When I saw this graphic last week, I was horrified...and inspired. I've always been a big reader and continue to spend copious amounts of time at the local library, bookstore or on Amazon seeking out books with and for Elisabeth. Reading is the kind of adventure that can (and should) start early. And what easier way to get going than to head to your local library?
Our local libraries are wonderful places to find new books, yes, but also to take in developmentally appropriate programs for our babies. Elisabeth and I attended Baby Lapsit story time on Wednesday mornings with Miss Amy at the Southwest branch of Durham County Library from about 7 months to almost 2 years. We've only recently stopped going because she wants to be outside. Lapsit story time for babies and toddlers includes finger plays, songs ("Itsy Bitsy Spider", anyone?), one real story and plenty of free playtime. It's really a lot of fun. Library programs are always free and a great way to connect with other new moms.
After your library program is over, head over early and check out a few books before the program begins. There are "regular" kids books but also stacks of board books that may be worn around the edges but are still a great way to add a little variety into your reading routine. Young babies love contrasty colors and simple images so look for some fun black and white board books that will captivate them. Older babies will enjoy the singsongy sentences in even something like _Little Blue Truck_, _Tumble Bumble_ or _Roadwork_. They don't need to "get" the whole story line. Early exposure to language is essential for their future learning and language skills, as this recent NPR piece points out.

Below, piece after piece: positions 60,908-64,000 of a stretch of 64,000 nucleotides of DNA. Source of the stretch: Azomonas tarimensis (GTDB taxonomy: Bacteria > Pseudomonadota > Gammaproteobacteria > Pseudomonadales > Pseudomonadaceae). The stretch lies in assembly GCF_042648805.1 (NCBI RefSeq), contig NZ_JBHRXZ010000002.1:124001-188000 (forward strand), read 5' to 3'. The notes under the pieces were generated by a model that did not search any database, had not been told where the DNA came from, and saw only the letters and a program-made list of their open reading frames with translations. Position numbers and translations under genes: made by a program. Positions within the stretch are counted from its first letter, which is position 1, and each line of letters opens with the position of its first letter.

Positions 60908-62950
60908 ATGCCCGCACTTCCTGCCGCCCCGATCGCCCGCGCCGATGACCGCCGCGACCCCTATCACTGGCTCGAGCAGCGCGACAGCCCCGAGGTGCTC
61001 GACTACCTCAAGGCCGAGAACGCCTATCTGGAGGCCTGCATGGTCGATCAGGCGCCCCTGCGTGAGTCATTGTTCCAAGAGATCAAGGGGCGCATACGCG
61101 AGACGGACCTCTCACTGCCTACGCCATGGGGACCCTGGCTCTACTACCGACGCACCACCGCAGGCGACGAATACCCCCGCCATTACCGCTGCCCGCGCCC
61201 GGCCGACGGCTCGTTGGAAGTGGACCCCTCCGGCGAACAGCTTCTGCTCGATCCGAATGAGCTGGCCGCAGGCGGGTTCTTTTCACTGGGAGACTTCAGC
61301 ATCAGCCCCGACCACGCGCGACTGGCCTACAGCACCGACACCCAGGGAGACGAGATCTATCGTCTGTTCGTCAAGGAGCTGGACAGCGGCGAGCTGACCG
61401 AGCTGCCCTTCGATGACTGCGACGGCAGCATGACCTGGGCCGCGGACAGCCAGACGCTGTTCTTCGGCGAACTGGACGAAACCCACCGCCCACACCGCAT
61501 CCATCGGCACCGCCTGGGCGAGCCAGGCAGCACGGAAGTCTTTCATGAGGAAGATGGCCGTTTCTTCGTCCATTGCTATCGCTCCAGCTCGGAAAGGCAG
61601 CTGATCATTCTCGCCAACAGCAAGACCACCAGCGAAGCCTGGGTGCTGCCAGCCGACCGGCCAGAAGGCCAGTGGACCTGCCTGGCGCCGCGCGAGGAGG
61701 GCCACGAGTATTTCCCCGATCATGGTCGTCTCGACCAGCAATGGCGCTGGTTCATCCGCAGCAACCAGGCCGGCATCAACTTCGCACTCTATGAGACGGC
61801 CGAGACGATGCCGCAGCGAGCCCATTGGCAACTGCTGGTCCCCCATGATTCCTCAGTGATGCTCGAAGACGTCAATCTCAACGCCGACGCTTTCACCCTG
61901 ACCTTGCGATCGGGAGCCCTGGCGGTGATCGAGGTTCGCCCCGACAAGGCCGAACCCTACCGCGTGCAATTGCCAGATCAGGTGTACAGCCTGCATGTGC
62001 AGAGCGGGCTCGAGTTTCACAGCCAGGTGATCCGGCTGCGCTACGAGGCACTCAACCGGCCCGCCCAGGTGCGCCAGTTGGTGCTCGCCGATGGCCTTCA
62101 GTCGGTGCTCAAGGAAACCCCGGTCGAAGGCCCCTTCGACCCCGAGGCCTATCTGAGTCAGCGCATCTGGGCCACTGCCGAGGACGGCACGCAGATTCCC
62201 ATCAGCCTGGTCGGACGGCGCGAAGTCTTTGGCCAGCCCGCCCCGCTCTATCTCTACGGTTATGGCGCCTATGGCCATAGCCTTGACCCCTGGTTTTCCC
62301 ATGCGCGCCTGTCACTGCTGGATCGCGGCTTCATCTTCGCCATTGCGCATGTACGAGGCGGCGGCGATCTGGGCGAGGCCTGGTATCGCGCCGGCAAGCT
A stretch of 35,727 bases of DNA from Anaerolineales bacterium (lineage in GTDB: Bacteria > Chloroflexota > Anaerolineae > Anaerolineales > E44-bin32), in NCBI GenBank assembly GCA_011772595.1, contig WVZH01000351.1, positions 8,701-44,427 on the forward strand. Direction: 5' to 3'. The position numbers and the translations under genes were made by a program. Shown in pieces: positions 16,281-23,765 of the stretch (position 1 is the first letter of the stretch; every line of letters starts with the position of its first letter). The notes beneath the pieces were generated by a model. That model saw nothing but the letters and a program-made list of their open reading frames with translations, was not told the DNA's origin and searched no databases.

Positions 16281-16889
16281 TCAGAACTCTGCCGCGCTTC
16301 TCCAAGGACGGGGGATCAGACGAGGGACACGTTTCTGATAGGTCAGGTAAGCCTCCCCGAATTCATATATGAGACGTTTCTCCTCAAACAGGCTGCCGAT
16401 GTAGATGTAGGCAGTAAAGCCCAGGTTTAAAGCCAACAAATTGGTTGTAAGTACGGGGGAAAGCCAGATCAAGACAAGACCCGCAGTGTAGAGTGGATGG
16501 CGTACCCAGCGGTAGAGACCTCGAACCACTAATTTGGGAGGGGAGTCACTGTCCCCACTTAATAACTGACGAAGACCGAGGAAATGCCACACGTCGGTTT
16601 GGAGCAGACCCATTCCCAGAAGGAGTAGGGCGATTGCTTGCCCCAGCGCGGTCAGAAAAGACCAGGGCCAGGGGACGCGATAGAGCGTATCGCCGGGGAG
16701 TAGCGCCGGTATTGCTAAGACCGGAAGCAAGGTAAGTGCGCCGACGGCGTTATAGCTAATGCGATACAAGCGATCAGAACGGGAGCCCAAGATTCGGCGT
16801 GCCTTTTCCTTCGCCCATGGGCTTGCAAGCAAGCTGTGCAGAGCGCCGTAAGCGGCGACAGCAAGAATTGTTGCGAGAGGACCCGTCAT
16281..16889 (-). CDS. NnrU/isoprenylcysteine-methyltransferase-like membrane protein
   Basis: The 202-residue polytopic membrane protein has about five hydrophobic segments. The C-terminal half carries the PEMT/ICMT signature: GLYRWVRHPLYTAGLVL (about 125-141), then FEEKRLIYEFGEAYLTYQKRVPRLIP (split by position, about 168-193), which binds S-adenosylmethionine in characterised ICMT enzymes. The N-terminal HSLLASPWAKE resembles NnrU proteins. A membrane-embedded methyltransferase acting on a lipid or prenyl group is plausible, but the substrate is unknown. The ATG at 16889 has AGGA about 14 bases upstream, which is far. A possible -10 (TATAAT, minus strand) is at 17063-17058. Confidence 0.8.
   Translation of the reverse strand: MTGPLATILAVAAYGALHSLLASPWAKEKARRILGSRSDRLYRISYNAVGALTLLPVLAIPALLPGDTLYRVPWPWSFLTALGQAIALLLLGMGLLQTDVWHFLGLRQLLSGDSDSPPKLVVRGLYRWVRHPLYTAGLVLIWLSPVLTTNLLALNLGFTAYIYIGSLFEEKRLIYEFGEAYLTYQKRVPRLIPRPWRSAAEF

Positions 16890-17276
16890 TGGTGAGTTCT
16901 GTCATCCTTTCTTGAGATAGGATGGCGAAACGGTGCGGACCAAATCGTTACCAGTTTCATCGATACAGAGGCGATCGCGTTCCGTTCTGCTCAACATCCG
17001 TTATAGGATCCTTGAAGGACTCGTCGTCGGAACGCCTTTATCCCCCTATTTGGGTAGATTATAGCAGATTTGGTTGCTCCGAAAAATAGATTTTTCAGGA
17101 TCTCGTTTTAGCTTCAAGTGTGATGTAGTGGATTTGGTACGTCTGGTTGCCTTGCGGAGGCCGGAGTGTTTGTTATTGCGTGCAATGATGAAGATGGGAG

As your baby gets older, let him or her take the lead on the library adventures: returning the books in the dropbox slot, "helping" check the books out, choosing a spot to sit for story time, etc. Of course this also includes them choosing their own books. It's always fun to plop that older baby or toddler down in the book area and watch what they pull off the shelf!
Ever said to yourself, "That book sounds interesting, I'll have to check that out" and then forget to order the book or decide you didn't want to spend the money? I sure do! Your local library can also locate books that they don't own. Inter-library loans are useful for adult books but they also "work" for kids books too. I often "test" books via interlibrary loan before I buy them so I can make sure that I definitely want to spend the money.
So head to the library this week and let me know how it goes. Leave your thoughts on this or pretty much anything below. And thank you for reading.